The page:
On the contrary, reserves and production have drastically fallen in the post liberalisation period. Some of the incentives announced by the government were: •No custom duty on imports required for petroleum operations. •No minimum expenditure commitment during the exploration period. •No mandatory state participation. •No carried interest by National Oil Companies •Freedom to sell crude crude oil and natural gas in domestic market at market related prices.
Biddable cost recovery limit upto 100% •No cess on crude oil production •Royalty payment: 12. 5% for onland areas,10% for offshore and 5% for deep water areas. Liberal depreciation provisions •Seven years tax holidays from the commencement of production. Refining In the eighties, the government decided to invite private companies in the refining sector. The private company Reliance Petroleum Ltd (RPL ) has become the second largest player in oil refining sector with 27 MMTPA state of the art refinery at Jamnagar, Gujarat. Apart from approving new refineries in the private and joint venture(involving Indian and foreign companies) there has not been any major policy change in the establishment of new refineries in the nineties.
However, from June 1998, the refining sector has been delicensed. Moreover, private and joint sector refineries have been permitted to import crude oil freely without import license for actual use in their own refineries. This will have adverse effect on the operating cost of public sector refineries should international crude price falls below the domestic crude price. Marketing In India the market of refinery is oligopoly and there is price rigidity In the nineties, major policies as under in the marketing of petroleum products with far reaching implications have been announced by the government.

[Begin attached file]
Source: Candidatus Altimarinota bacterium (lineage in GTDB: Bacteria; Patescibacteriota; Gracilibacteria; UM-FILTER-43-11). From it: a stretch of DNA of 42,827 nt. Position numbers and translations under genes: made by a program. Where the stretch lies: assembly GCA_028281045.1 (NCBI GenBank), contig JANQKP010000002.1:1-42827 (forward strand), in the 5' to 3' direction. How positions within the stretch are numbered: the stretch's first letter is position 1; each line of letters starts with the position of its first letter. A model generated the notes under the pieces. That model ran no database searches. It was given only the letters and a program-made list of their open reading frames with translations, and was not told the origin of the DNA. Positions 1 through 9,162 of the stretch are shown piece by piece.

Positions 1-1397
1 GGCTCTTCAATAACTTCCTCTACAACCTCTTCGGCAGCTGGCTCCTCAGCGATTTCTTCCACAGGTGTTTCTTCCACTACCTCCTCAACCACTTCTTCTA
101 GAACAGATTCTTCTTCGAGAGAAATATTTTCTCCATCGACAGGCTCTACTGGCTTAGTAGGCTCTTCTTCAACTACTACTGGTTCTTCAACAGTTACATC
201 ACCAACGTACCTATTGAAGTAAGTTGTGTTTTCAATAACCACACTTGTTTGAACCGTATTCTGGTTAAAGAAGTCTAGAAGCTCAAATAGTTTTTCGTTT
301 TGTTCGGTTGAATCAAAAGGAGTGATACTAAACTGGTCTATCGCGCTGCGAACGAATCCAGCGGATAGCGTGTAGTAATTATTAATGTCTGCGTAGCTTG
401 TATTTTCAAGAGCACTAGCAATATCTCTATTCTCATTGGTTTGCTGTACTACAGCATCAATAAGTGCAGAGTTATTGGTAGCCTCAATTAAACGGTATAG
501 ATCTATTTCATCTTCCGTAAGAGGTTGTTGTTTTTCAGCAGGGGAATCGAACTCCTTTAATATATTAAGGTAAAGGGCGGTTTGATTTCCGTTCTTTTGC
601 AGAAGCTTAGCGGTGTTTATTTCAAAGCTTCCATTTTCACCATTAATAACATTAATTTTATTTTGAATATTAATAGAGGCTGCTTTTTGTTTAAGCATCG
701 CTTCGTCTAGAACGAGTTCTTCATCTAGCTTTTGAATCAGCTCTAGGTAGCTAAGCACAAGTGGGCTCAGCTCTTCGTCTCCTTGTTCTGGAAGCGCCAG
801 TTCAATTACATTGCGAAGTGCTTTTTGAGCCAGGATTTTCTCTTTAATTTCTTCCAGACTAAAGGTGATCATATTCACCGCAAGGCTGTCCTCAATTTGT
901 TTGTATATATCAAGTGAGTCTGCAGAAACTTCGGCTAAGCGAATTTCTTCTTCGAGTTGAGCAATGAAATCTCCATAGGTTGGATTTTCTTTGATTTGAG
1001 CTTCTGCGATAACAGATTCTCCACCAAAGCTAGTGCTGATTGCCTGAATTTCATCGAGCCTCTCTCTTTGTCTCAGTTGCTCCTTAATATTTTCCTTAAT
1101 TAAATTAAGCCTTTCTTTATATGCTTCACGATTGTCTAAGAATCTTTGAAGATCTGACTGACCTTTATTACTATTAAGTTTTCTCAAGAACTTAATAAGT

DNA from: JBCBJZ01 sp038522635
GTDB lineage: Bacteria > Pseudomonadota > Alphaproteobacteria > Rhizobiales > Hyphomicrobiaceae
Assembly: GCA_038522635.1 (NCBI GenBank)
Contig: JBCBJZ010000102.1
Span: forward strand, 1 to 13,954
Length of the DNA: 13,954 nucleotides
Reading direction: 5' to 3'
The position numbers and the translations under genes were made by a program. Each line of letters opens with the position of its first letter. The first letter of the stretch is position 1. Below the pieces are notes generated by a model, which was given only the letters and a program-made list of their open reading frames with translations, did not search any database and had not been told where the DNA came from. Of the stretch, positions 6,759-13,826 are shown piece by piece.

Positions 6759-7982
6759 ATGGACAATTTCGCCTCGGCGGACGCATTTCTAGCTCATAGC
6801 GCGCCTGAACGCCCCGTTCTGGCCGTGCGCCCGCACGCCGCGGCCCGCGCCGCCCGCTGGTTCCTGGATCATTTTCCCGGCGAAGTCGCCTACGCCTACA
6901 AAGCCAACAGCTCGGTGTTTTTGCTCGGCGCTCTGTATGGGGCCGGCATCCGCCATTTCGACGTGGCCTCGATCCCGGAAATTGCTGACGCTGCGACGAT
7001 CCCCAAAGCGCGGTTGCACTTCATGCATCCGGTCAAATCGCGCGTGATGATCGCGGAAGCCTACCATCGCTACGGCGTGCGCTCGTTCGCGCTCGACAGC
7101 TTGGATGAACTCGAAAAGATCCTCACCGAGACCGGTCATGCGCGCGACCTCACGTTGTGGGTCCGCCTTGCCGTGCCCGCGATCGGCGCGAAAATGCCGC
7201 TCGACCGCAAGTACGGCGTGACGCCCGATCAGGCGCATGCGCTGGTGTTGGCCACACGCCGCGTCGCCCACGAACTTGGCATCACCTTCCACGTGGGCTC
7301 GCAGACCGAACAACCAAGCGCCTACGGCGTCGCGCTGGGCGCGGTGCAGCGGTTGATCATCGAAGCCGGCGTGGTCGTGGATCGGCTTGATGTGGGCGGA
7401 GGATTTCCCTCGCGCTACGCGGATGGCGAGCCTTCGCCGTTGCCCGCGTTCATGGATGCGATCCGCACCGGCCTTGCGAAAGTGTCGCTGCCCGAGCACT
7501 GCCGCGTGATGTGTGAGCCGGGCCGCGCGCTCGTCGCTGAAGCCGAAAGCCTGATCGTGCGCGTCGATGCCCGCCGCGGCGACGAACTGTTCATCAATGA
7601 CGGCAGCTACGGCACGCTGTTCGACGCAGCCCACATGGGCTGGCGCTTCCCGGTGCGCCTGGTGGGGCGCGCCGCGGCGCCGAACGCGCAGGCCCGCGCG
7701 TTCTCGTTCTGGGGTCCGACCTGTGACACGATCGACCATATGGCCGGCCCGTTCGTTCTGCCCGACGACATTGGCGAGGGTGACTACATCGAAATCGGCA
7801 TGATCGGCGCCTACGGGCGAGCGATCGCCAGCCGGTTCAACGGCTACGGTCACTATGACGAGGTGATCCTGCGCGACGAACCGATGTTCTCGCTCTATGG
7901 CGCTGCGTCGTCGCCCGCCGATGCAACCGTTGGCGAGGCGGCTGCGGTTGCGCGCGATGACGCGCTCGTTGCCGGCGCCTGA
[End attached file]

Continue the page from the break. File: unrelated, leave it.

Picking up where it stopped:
To attract private investment in exploration, the government has announced that any company investing nearly US$400 million (Rs20 billion) in exploration and production or other specified avenue, would be eligible for marketing rights for petroleum products in India. This will allow the international oil majors to enter into the lucrative marketing sector. ii) In September 1997,the government has decided to dismantle Administrative Pricing Mechanism (APM) in phased manner. By April, 2002 it will be fully dismantalled and prices of petroleum products will be determined on the basis of import parity system.
The existing system of petroleum pricing which is also called APM (natural gas was kept out of this pricing mechanism) has its roots in the early seventies when Shipping Corporation of India (SCI) took loan from the World Bank to purchase oil carriers. The World Bank then recommended a ‘cost plus’ pricing formula to SCI for freight calculation. The same principle in the name of ‘retention concept’ was later(1976) introduced to crude and petroleum products pricing system. Accordingly, the price of indigenous crude was based on operating cost plus 15% post tax return on capital employed.
And oil refineries and marketing companies calculated the price of their products on the basis of operating cost plus 12% post tax on net worth. Conclusion In India the demand of energy is rising by 20% specially in automobile industrial and farm sector so refining capacity is necessary although the country has excess capacity so government should try to boost the exports by taking corrective and prevent steps through the public and private sector participation giving maximum fiscal and budgetary support.